This upcoming article about SQL Server will demonstrate to you how you’ll create pivot tables. Once the publication about Excel explains to you some basic pivot query in SQL Server, it’s going to be time to move on to some SQL construction.
PIVOT tables in SQL Server
We’ll use Adventure Works as our example, then pivot our data from this sample database. Next, we’ll execute this query and get back a list of customers, products, and product variants, grouped by state. This query will return a list of customer orders, products, and product variants, grouped by state. After evaluating it, we will use it as the template to create the final query for summarizing the data.
We use a JOIN clause:
SELECT SO.CustomerID, SO.SalesOrderNumber, SO.OrderDate, SO.TotalDue, ST.Name AS 'Territory' FROM Sales.SalesOrderHeader SO JOIN Sales.Customer AS C ON SO.CustomerID = C.CustomerID JOIN Sales.SalesTerritory AS ST ON C.TerritoryID = ST.TerritoryID WHERE OrderDate BETWEEN '2013-01-01' and '2013-12-31';
PIVOT operator syntax
The PIVOT operator has the following structure:
SELECT <the data you want to display> FROM ( <the SELECT statement that gets the data> ) AS <Alias for temporary table> PIVOT ( <aggregation function>(<column being aggregated>) FOR [<column that contains the values that will become column headers>] IN ( [first pivoted column], [second pivoted column], ... [last pivoted column]) ) AS <alias for the pivot table> <optional ORDER BY clause>;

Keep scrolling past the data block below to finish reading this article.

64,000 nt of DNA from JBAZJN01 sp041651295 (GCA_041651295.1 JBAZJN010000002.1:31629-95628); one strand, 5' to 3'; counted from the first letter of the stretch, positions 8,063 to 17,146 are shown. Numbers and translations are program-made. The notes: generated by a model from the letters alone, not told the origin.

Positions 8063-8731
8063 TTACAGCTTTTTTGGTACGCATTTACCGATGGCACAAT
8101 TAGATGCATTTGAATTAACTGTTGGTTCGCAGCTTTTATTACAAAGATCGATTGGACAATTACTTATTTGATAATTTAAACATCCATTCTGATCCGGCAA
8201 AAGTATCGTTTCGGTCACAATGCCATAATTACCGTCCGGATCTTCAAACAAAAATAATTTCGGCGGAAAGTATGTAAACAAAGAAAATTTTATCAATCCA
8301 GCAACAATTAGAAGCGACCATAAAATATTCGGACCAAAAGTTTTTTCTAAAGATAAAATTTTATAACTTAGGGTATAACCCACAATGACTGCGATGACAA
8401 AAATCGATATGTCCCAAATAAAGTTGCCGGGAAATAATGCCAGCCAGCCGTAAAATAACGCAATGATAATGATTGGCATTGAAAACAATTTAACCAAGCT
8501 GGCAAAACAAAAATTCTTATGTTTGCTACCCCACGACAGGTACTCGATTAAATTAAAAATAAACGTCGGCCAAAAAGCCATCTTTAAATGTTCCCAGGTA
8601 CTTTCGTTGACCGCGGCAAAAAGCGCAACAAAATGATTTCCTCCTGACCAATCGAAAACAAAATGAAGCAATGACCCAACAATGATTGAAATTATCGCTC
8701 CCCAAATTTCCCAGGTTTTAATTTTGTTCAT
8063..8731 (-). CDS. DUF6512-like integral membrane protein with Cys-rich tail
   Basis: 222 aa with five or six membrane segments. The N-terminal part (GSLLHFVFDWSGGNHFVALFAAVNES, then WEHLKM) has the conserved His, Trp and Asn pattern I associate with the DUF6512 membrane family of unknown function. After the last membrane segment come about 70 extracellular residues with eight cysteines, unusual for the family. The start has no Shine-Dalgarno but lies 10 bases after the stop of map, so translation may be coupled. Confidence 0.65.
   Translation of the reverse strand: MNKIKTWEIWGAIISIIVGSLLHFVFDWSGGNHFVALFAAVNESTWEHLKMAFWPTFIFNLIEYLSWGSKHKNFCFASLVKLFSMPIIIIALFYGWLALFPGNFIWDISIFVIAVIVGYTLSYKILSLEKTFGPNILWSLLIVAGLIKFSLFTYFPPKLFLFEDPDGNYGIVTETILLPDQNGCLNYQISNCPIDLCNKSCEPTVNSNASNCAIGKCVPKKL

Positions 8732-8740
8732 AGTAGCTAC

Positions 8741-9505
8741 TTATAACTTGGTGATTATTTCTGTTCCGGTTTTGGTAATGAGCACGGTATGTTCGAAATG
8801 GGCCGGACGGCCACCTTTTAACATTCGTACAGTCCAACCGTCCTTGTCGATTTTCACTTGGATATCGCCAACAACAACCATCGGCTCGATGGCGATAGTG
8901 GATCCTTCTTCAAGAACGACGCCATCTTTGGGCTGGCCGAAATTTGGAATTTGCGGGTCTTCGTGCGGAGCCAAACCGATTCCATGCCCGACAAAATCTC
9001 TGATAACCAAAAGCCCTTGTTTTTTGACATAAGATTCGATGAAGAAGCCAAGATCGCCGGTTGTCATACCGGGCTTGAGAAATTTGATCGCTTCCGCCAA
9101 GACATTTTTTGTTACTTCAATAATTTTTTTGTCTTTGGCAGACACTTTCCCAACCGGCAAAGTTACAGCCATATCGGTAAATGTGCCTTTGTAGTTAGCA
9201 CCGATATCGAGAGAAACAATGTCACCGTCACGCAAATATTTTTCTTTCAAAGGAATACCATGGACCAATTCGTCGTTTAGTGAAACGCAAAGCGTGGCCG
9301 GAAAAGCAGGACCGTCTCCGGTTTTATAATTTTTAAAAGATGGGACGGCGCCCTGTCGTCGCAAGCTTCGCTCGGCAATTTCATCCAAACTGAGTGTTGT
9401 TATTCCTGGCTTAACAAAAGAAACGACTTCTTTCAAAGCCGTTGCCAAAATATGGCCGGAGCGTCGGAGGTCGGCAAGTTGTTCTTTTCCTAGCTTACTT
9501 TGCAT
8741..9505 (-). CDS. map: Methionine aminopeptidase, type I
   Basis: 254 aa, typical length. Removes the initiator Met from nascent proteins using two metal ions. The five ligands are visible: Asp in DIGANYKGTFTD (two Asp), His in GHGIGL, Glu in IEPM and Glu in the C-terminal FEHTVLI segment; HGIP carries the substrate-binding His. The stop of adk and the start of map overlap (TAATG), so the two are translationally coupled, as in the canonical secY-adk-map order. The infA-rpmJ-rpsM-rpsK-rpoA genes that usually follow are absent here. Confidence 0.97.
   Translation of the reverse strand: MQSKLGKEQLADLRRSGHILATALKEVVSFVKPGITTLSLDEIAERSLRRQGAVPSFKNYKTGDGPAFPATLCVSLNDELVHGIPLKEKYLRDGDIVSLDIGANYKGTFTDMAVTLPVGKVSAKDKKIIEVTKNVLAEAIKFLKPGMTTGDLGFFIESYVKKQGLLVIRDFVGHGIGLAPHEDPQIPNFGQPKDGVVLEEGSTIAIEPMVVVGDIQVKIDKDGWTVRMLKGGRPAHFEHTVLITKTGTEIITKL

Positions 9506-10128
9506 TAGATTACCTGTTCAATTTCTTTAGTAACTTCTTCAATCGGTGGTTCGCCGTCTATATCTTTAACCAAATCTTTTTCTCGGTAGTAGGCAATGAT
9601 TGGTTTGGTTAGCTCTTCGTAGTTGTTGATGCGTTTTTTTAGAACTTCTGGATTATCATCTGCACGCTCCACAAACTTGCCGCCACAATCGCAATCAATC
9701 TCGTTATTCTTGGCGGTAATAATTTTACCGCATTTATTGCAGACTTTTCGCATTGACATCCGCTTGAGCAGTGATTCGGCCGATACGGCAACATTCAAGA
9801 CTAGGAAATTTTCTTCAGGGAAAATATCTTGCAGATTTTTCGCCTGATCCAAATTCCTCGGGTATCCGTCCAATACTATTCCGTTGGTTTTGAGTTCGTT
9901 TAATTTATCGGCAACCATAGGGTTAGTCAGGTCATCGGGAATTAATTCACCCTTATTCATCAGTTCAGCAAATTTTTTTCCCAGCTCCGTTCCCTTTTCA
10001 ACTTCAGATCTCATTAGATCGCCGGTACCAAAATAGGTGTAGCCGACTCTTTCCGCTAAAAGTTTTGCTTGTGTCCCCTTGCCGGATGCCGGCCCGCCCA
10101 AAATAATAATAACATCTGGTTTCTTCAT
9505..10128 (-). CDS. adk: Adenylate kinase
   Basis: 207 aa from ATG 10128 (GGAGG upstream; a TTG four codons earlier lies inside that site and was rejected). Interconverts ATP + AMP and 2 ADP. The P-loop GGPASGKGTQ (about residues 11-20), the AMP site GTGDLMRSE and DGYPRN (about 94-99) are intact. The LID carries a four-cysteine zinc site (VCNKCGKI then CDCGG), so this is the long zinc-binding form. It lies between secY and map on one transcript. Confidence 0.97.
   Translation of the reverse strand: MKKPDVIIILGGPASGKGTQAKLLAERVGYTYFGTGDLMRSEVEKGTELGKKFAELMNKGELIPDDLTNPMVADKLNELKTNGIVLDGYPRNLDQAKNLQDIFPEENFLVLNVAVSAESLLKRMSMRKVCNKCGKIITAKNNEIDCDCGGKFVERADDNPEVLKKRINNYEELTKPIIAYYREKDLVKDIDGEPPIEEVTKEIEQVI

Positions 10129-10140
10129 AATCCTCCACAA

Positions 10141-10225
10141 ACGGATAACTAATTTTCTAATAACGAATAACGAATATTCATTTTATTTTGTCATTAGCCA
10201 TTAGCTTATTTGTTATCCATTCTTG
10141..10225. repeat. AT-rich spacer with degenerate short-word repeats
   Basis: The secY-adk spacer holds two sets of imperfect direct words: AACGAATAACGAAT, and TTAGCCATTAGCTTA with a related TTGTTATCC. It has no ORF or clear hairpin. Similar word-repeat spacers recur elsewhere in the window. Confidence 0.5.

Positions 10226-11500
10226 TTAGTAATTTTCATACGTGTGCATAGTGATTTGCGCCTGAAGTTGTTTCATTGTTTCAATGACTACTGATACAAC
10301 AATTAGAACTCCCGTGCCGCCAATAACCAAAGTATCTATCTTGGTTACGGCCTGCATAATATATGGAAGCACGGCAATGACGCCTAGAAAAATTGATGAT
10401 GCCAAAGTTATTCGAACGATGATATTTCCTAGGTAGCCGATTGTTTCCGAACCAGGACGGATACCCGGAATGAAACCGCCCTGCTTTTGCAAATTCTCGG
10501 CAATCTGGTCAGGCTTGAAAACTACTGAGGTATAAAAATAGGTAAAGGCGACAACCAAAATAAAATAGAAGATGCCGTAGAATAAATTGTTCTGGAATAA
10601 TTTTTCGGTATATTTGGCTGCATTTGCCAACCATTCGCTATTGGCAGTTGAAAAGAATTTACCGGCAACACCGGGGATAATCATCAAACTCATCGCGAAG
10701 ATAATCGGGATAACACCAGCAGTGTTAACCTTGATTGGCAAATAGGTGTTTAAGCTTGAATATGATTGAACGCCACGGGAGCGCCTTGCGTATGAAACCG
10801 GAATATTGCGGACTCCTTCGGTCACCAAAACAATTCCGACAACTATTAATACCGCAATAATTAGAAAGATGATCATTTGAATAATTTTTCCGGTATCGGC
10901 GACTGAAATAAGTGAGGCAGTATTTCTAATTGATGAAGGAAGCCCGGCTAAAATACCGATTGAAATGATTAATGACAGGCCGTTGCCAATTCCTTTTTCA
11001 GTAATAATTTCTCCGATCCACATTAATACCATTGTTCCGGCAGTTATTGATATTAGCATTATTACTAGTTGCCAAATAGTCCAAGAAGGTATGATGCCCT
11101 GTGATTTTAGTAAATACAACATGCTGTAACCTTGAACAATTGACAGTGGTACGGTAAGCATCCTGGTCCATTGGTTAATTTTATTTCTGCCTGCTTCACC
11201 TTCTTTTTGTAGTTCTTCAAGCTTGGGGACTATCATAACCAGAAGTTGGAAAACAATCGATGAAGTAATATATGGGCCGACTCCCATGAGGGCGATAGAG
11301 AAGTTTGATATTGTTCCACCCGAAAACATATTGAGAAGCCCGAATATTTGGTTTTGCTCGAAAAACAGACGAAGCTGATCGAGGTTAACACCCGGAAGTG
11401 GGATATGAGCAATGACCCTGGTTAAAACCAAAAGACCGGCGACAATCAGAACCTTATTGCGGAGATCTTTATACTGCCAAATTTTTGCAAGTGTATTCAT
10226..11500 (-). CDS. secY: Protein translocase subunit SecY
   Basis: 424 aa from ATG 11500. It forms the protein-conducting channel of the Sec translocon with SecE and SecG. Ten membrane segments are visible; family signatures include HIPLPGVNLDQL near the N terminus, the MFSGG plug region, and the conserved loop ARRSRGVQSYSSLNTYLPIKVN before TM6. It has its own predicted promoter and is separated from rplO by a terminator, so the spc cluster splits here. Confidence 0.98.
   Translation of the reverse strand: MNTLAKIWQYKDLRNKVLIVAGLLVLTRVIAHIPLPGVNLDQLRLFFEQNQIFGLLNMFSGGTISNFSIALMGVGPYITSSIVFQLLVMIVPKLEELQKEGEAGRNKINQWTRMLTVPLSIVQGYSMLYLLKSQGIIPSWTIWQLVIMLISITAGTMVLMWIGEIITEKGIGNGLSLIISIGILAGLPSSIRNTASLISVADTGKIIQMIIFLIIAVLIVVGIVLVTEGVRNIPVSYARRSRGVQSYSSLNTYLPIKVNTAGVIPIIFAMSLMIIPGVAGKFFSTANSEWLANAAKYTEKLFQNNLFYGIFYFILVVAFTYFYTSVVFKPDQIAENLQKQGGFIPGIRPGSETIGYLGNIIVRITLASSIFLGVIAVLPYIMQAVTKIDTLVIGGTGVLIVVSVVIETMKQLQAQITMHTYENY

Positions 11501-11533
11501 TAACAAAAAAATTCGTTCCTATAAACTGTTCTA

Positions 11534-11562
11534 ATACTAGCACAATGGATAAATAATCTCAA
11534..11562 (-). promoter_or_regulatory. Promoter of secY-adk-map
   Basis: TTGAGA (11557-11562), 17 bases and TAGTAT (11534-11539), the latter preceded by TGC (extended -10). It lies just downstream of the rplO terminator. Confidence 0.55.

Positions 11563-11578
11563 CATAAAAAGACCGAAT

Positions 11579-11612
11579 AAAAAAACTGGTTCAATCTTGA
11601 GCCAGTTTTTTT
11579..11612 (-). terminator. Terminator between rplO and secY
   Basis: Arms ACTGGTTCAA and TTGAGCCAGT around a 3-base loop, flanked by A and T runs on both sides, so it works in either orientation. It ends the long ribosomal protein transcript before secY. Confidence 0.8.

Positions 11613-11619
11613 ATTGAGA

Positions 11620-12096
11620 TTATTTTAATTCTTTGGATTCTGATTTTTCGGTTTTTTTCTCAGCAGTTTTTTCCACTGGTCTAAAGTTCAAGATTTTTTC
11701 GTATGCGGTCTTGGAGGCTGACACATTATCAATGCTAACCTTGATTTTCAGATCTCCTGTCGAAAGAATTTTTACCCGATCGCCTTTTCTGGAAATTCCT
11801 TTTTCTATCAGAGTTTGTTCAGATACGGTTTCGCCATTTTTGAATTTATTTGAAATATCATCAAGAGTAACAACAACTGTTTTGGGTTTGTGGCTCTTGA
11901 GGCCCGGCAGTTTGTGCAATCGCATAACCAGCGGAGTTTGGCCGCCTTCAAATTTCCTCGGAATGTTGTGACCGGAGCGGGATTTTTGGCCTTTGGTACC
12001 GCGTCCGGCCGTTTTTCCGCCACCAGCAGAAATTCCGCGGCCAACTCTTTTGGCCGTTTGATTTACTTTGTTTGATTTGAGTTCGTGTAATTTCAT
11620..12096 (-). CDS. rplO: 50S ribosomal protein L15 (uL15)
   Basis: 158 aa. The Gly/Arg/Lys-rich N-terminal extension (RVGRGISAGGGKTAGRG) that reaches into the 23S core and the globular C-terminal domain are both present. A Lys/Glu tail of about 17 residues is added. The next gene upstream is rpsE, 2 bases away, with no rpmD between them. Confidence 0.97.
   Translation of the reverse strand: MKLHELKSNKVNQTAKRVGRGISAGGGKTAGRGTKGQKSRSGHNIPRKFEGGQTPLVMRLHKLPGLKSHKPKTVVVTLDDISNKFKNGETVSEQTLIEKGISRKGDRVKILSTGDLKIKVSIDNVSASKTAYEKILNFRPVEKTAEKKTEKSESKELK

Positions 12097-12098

Let’s create a pivot table using the data in the following dataframe. The script first extracts the first four columns, and then creates the pivot table. The second part of this reflection contains three key terms to understand.
- When you’re running an SQL statement, the AGGREGATION function specifies how to group values from Pivot tables are a powerful tool for summarizing data from many rows into fewer rows.
- FOR is a marker that identifies which columns of data will be brought into the PIVOT operator. These are the primary columns that contain values and the titles that will be given to the column headers.
- The IN keyword lists all the distinct values from the column we are pivoting and that we want to see as column headers.
Now that we have real data, the syntax is even easier to understand. Let’s go back to our AdventureWorks example.
PIVOT Operator in action
The following example script retrieves sales data from the example table, displays it per region, and formats it for month-by-month reporting.
SELECT * FROM ( SELECT FORMAT (SO.OrderDate, 'MMM') as OrderDate, SO.TotalDue As 'TotalSales', ST.Name AS 'Territory' FROM Sales.SalesOrderHeader SO JOIN Sales.Customer AS C ON SO.CustomerID = C.CustomerID JOIN Sales.SalesTerritory AS ST ON C.TerritoryID = ST.TerritoryID WHERE OrderDate BETWEEN '2013-01-01' and '2013-12-31' ) AS SalesResults PIVOT ( SUM([TotalSales]) FOR [OrderDate] IN ( [Jan],[Feb],[Mar],[Apr],[May],[Jun],[Jul],[Aug],[Sep],[Oct],[Nov],[Dec] ) ) AS Pivot_SalesRegionMonth ORDER BY Territory;
PIVOT Operator – limitations
For anyone who is familiar with the pivot table feature in Excel, you’ll see some differences with the PIVOT operator in SQL. We could refer to these tools as “limitations,” because in Excel the Pivot Table feature has no such problems. This means that the PIVOT operator can be used only once.
For example, say we want to see the number of sales orders in each month for each region alongside the sum. Then, we wouldn’t just add COUNT(TotalSales).
We’ve learned how to use the PIVOT operator in SQL Server to create a pivot table. It will pivot one or more columns into rows. But when it comes to using the PIVOT operator, there are a few limitations. One of them is that we need to hardcode our pivot column headers. This is not an issue because there are only 12 months in a year. We don’t need to add pivots after each month has been created.